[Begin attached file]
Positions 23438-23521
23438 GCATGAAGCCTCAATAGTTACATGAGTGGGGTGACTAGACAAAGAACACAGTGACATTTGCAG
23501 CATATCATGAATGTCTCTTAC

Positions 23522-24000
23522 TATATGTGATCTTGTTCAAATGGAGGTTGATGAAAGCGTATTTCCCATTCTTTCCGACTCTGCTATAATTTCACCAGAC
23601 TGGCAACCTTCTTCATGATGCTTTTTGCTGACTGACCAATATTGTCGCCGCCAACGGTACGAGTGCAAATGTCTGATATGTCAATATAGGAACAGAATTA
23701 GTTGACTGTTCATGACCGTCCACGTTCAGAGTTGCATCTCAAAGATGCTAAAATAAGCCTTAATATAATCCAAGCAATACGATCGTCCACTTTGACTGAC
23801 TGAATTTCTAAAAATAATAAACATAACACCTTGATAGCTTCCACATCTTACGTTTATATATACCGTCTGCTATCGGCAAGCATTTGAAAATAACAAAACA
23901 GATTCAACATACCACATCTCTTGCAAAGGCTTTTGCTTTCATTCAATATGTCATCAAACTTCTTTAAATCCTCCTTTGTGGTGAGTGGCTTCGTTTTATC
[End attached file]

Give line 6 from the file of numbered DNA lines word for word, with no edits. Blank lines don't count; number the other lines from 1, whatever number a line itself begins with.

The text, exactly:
23601 TGGCAACCTTCTTCATGATGCTTTTTGCTGACTGACCAATATTGTCGCCGCCAACGGTACGAGTGCAAATGTCTGATATGTCAATATAGGAACAGAATTA